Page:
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6 Ways To Legally Use Photography In Your Content

Six little known ways to legally use photos in your content!

Today, I’m going to be talking through using photos on Instagram, social media, blog posts and little ways that you might not quite be complying with the law. But don’t worry, by the end, you will understand how to navigate some of those tricky legal blind spots.

And if you’ve ever kind of felt like some kind of legal issue out there that might come back to haunt me that I don’t know about…It’s that feeling of I don’t know what I don’t know, right? Stick around till the end, and I will tell you all about my new resource that will help you find those blind spots.

Tip number one always read the fine print.

Do you think that you can use photos on Canva for anything that you want just because you have a paid or a pro account? Think again! You always want to read the fine print on any stock photo platform because you want to look for what’s called that commercial use or commercial license. That basically means that you can use the photo in a business setting without any additional licensing required.

Tip number two, don’t post photos that you didn’t take yourself.

Photos you take or your property. Photos somebody else took are their property, unless they licensed them to you. Don’t post photos that someone else took without their permission unless it’s in kind of a platform permitted way like on Instagram where you can use that little paper airplane on a post to share it to your stories. That’s a little bit different. Users of Instagram, by using Instagram, are allowing for their posts to be shared that way. But screenshotting someone’s picture, cropping it, and then reposting it is a big no, no. Yes, even if you tag them. But they’ll find the infringement easier if you do tag them…so, don’t post photos you didn’t take is a safe ground rule.

Number three, please stop relying on disclaimers.

Saying, “I don’t claim ownership of this photo” or “This photo belongs to so-and-so,” doesn’t do jack. Copyright infringement is literally copying someone else’s work. You don’t have to make money from it in order for it to be copyright infringement.

Number four, forget about photos of celebrities.

Maybe you’re a photographer, and that’s part of your job. And, you have permission from a celebrity to use their photo. That’s a little bit different. But there are really two issues when it comes to using a celebrity’s image. First is copyright. Like I said, you own photos that you take, the photographer owns photos that they take. So a photographer owns the photo of that celebrity. Even if it’s a paparazzi photographer, whoever it is, someone owns that photograph, and it might not be you. Even if you found it on Google image search, even if you found it on Pinterest, even if somebody else is posting that same picture.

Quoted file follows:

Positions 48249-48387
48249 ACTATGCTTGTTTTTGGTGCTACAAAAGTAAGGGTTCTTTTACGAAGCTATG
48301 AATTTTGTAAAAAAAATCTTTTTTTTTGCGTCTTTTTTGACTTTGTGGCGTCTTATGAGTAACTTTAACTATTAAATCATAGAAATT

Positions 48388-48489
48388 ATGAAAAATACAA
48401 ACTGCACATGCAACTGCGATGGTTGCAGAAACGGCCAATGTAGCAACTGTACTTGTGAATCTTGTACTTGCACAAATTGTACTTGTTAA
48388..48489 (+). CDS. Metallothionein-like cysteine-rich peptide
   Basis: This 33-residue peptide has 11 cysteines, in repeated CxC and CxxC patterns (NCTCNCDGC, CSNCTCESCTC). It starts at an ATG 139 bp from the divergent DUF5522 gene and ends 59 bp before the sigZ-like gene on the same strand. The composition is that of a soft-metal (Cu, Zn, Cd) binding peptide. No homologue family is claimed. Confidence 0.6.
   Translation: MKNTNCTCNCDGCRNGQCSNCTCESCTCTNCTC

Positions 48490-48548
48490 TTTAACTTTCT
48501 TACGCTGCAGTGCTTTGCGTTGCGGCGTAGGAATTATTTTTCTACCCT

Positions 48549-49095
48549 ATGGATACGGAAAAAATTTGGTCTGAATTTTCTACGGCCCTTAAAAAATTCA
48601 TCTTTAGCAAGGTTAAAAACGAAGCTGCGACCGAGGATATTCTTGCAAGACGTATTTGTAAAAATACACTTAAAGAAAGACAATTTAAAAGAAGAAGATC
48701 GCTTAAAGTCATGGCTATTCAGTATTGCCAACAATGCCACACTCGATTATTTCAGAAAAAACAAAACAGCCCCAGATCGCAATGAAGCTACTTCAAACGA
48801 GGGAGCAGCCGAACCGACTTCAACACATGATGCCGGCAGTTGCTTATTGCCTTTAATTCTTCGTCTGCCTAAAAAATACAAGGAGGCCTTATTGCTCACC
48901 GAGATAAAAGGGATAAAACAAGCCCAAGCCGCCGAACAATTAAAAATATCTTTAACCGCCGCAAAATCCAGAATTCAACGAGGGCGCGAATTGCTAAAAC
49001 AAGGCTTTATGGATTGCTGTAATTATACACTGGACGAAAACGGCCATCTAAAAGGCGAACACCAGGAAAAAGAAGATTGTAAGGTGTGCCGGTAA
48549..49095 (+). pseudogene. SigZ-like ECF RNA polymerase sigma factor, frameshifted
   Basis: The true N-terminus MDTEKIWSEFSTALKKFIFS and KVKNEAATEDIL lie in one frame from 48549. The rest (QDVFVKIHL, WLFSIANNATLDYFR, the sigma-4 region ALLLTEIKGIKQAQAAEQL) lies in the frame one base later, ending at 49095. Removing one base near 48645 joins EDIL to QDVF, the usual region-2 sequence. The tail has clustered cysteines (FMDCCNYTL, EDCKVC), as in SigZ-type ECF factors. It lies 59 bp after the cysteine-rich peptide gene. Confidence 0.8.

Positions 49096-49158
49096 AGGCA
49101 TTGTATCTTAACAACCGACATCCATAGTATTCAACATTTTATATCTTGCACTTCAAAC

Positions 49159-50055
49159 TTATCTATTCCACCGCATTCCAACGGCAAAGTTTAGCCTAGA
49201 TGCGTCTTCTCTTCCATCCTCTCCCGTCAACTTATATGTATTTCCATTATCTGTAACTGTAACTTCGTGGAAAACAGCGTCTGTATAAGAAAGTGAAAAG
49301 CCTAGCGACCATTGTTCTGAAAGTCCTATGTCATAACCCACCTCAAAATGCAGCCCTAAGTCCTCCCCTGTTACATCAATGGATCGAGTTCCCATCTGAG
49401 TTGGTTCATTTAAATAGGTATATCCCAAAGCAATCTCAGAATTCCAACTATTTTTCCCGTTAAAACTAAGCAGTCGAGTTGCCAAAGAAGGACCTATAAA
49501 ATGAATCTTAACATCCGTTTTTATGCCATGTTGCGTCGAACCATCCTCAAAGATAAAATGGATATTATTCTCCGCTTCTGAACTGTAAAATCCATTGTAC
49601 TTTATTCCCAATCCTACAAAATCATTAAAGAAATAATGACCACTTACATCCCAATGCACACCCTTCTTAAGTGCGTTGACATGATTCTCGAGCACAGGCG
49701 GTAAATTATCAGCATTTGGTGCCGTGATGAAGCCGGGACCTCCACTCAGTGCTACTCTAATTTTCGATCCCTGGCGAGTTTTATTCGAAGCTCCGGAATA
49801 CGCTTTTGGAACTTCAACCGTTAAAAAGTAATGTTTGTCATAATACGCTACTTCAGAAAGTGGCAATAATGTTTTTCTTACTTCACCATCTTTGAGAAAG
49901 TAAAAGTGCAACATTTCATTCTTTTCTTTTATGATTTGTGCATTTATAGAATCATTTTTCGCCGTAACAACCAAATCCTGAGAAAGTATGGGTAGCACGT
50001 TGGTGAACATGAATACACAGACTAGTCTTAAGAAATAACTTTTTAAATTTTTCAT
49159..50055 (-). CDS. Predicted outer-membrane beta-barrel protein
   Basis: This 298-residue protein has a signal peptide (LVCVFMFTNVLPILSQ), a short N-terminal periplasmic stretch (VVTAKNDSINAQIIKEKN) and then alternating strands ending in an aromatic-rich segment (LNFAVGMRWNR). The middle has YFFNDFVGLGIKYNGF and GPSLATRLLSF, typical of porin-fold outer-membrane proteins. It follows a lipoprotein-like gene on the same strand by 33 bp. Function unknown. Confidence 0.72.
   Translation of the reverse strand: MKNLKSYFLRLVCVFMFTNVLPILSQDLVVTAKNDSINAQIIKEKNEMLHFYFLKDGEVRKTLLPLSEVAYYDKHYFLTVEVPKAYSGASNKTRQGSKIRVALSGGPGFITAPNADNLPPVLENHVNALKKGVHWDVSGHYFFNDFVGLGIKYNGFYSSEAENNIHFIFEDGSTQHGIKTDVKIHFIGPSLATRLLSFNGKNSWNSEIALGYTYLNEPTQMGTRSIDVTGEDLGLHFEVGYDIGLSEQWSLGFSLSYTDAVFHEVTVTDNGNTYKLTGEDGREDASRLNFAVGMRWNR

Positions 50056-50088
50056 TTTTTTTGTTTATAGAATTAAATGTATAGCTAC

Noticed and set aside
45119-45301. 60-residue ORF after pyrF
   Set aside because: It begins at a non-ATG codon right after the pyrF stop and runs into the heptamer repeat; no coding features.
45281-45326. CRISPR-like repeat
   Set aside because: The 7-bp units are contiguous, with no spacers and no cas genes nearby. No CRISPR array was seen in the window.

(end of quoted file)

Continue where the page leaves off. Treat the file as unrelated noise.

Then there’s a little thing called right of publicity. The right of publicity is the right that you and I and any other person has to control how your image is used in a commercial setting in a business setting. So a celebrity might not want to be associated with your business and you posting a picture of them kind of associates them with your business.

Number five, when in doubt, ask permission.

Canva is super responsive if you have a question on using, for example, one of their photos or elements in connection with one of your designs. And a photographer would much rather have you ask for permission or ask for a license before using one of their photos, then not ask at all and use it anyway. Ask they could say yes. Or, they could say no. Which would make you very thankful that you asked in the first place because if they say no, you know?

Number six, get Google image search and Pinterest out of your head.

Yes, even if you search Google image for royalty free image of blah, blah, blah, Google image search, we’ll just pull up whatever. Google image search images are not free of copyright. Pinterest images are not free of copyright. If you want royalty free images, if you want images that you’re able to use, look for a reputable stock photo company.

So let’s recap. Read the fine print. Don’t post photos you didn’t take. Stop relying on disclaimers. Forget photos of celebrities. When in doubt, ask permission and say goodbye to Google image search and Pinterest.

So I hope that helps you better understand some little known ways to legally use photos in your content, and I’ll see you next time.

Head to spear-ip.com/quiz to find out what legal blind spot is secretly killing your business. I had so much fun designing this quiz, and I know that a lot of people feel like they don’t know what they don’t know. This is for you. This quiz will help you to identify that legal blind spot and then once it’s identified, help you figure out how to fix it again!